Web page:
What happened in Vermont where a so-called single payer proposal died?
For decades healthcare advocates in the state of Maryland worked with state senator Paul Pinsky who introduced a state health bill each year calling for a universal healthcare system that is publicly financed, a single payer system. Even when advocates educated lawmakers, gathered co-sponsors and testified in committees about the dire need for a health system that would solve the current healthcare crisis, one based on solid evidence, the bill fell flat. The closest we came was one vote short of getting it passed in one committee. We had all of the facts on our side, but no political muscle to move the bill.
The people in Vermont took a different approach starting in 2009, and we in Maryland have since followed their lead. The Vermont Worker’s Center and allies started by first building the grassroots movement necessary to provide that muscle. They focused on educating people throughout the state and used a human rights framework to do that.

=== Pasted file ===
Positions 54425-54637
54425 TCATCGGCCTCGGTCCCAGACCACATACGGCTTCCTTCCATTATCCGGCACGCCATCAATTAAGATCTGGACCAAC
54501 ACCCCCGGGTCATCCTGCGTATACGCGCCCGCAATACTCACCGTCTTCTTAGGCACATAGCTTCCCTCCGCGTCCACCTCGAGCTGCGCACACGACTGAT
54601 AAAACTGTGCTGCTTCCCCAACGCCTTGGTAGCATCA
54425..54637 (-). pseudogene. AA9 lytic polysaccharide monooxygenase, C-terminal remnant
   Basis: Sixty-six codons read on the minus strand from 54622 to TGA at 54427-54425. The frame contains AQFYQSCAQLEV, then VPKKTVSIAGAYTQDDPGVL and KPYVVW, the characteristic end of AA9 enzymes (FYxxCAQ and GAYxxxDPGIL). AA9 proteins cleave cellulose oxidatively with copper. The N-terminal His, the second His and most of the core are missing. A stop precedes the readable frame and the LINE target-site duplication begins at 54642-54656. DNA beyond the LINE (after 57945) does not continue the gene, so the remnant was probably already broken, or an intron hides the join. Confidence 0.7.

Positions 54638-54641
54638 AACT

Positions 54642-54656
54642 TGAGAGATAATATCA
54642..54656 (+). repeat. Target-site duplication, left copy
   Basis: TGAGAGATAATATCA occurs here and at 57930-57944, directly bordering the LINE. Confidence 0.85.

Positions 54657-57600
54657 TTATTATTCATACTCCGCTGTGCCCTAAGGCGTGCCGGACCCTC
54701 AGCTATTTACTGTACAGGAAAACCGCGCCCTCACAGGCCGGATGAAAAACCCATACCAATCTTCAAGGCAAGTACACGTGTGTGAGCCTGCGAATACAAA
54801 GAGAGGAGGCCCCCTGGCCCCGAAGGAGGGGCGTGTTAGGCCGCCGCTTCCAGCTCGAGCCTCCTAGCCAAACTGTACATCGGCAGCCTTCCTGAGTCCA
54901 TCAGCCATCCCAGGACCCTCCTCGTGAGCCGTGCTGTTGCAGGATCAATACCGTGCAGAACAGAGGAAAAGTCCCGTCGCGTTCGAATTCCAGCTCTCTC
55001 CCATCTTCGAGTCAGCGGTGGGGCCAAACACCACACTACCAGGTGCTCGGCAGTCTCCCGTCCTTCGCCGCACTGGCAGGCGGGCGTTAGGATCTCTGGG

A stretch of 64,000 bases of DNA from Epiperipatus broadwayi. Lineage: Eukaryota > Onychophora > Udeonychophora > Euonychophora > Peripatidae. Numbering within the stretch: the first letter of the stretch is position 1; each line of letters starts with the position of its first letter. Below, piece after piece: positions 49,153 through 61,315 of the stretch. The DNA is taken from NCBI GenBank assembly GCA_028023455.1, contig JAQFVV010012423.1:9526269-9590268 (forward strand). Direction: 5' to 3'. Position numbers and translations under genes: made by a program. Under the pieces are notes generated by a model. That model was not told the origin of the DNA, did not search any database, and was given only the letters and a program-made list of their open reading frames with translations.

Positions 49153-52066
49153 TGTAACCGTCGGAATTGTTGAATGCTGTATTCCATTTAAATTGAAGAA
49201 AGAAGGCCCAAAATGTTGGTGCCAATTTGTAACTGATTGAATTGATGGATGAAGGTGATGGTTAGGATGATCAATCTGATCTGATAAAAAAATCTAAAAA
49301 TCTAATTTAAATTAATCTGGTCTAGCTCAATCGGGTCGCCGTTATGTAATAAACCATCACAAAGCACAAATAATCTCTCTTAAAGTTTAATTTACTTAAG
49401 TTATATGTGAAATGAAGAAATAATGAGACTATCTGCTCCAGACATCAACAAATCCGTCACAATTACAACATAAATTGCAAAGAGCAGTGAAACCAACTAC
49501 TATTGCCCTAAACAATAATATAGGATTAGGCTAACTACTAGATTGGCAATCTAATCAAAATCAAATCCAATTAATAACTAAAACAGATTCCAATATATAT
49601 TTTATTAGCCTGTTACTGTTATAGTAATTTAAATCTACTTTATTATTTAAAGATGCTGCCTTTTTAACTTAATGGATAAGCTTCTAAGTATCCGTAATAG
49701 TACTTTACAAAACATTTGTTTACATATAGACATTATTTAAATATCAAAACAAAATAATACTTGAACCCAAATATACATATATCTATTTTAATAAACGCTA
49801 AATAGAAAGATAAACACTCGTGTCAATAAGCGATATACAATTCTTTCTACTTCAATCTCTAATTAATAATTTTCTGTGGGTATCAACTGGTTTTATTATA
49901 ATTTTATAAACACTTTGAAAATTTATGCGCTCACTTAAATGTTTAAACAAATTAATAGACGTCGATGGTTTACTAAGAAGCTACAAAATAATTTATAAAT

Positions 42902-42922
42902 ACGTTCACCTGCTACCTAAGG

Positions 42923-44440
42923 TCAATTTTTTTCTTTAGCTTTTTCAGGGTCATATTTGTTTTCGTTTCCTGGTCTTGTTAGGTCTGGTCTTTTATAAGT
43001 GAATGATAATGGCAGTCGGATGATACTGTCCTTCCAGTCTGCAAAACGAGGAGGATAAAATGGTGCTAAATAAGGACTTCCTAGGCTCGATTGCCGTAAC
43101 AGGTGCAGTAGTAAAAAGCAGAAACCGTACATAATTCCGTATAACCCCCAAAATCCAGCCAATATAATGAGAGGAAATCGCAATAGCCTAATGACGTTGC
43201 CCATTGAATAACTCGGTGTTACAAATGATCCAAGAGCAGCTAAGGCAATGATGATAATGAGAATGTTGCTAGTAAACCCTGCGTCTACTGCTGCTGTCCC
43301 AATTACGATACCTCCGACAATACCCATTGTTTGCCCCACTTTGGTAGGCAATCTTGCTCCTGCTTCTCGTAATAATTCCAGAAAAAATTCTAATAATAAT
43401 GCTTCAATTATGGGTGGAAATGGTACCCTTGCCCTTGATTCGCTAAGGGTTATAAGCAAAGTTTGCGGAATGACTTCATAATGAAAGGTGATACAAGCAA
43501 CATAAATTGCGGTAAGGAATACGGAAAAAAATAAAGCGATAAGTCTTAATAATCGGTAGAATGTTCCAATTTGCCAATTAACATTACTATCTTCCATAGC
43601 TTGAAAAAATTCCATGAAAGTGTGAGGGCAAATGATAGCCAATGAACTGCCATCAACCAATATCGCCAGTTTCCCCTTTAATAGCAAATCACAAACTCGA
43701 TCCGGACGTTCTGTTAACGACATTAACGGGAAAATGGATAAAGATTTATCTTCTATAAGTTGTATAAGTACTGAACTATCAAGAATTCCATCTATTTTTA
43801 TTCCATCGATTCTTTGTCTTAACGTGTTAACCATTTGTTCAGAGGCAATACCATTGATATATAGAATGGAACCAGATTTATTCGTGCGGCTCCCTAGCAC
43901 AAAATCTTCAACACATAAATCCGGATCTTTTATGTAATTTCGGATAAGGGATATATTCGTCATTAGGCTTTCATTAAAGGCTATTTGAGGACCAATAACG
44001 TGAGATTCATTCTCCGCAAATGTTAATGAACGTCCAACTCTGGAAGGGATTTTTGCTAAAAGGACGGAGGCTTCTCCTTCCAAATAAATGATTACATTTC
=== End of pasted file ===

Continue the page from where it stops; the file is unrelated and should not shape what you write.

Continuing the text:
After years of work to elect a favorable governor, pass legislation and implement it, the people of Vermont were recently spurned by Governor Peter Shumlin when he announced that the state would not go ahead with the health law as planned. This turn of events provides an important lens for examining what happened in the advocacy for health reform and what must be done now. The fight for universal healthcare has been going on for a century in the US and it is certainly not over because of Shumlin’s failure.
I want to say from the beginning that I applaud the people of Vermont. Hindsight is always clearer. The groups on the forefront of this struggle face many critical issues that need attention and lack adequate resources as it is for most groups that are working to change the system. So this article is not a criticism of them, but rather an analysis of the situation and what we can learn from it for current organizing efforts throughout the US as well as next steps in Vermont.